Miriam hasn’t touched a person and seen a new death in months. She’s settled down in Jersey with Louis, and part of the deal is no touching. But her fingers are twitching for a vision, and quickly a regular afternoon turns into a horrifying one. Still. Louis suggests a way for her to use her gift for the good. Prove to a hypochondria that she isn’t dying. But this hypochondriac happens to work at a problem girls boarding school, and when Miriam touches one of the girls, all hell breaks loose.
I was so glad to jump back into Miriam’s gritty world that is so unique in urban fantasy, although at first I was surprised by how settled down she seemed to be. Thankfully, that quickly changes, and a disturbing, rollicking plot comes into play.
What makes this series is the characterization of Miriam. She is not a nice girl. And she’s not bad in some fake-ass way designed to appeal to a hormonal teenage boy. She doesn’t run around in tight leather pants proclaiming her badness while batting her eyes and tossing her hair. Miriam is dark and brutally honest. She has a delightfully foul mouth. She wears what she wants to wear whether or not people like it or it’s in fashion. She doesn’t care if she’s attractive. She can be bitingly mean. But she still works as a heroine because she truly has a good heart and is willing to inconvenience her entire life to help other people. Reading Miriam is deeply refreshing to me, as a woman reader. She’s allowed to be precisely who she is without any restraints of gender norms by the author. Here is just a sampling of Miriam’s voice in the book:
Home Again, Home Again, Fuckity-Fuck (location 259)
A tattoo is an expression of your inner self inked on your outer self. It’s some deeply spiritual shit. (location 2143)
The plot this time at first appears to be purely about who is killing young girls, but slowly it becomes apparent that we’re learning more about Fate or what I think of as the crazy birds that control Miriam’s life. It appears that Fate is displeased that Miriam fucked with it by saving Louis, and now it’s out to get her. Although this addresses some of the issues I had in the first book about how confusing Fate is and what exactly the rules for this universe are, I must admit, I still found a lot of the information revealed to be a bit fuzzy, albeit wonderfully creepy. The fantasy information was better than in the first book, but it was still a bit too at arm’s length. I don’t want to have to wait out the whole series to finally understand even one significant aspect of what is up with Miriam.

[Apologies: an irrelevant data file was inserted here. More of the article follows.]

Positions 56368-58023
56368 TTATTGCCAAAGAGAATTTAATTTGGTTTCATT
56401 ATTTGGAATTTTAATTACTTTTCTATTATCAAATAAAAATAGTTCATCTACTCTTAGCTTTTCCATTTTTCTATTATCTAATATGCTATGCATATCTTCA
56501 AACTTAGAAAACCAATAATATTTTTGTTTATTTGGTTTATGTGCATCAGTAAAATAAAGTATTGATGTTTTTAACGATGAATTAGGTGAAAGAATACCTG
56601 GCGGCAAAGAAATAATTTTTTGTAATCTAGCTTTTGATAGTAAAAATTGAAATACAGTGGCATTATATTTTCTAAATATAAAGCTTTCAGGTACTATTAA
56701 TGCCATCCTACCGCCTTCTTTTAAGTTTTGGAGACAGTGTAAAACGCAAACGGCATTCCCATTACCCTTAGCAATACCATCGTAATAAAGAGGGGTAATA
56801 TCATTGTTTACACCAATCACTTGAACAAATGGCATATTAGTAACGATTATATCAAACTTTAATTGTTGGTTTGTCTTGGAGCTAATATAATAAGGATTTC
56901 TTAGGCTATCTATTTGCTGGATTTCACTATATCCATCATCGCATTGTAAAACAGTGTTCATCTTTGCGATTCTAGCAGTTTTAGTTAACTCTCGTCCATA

One plot issue to do with the murders bothered me. Spoiler ahead!
*spoilers* I have a very hard time believing that after being fooled once by the killer who can imitate other people’s voices like a mockingbird that Miriam would fall for it a second time. She’s smarter than that, and it felt like a very clunky plot device to me. *end spoilers*
That said, the mystery was dark, gritty, and nail-biting. A lot happened, and Miriam’s story definitely moved forward. There is a self-contained mystery within this book, but the overarching plot got more traction as well.
The writing continues to be a mix of beautiful and grotesque that would keep me coming back even if the characterization of Miriam wasn’t so strong. Wendig’s description powers are truly stellar.
Her mouth brimming with foulness the way a soup can bulges with botulism. (location 2460)
They invited her to move back home but she’s not going to do that, oh hell no, she’d much rather snap her tits in a bear-trap than go back to that hell. (location 1633)
She gets on her tippy-toes and kisses him. Long, slow, deep. The kind of kiss where you can feel little pieces of your soul trading places as mouths open and breath mingles. (location 3722)
How can you not read a book with writing like that?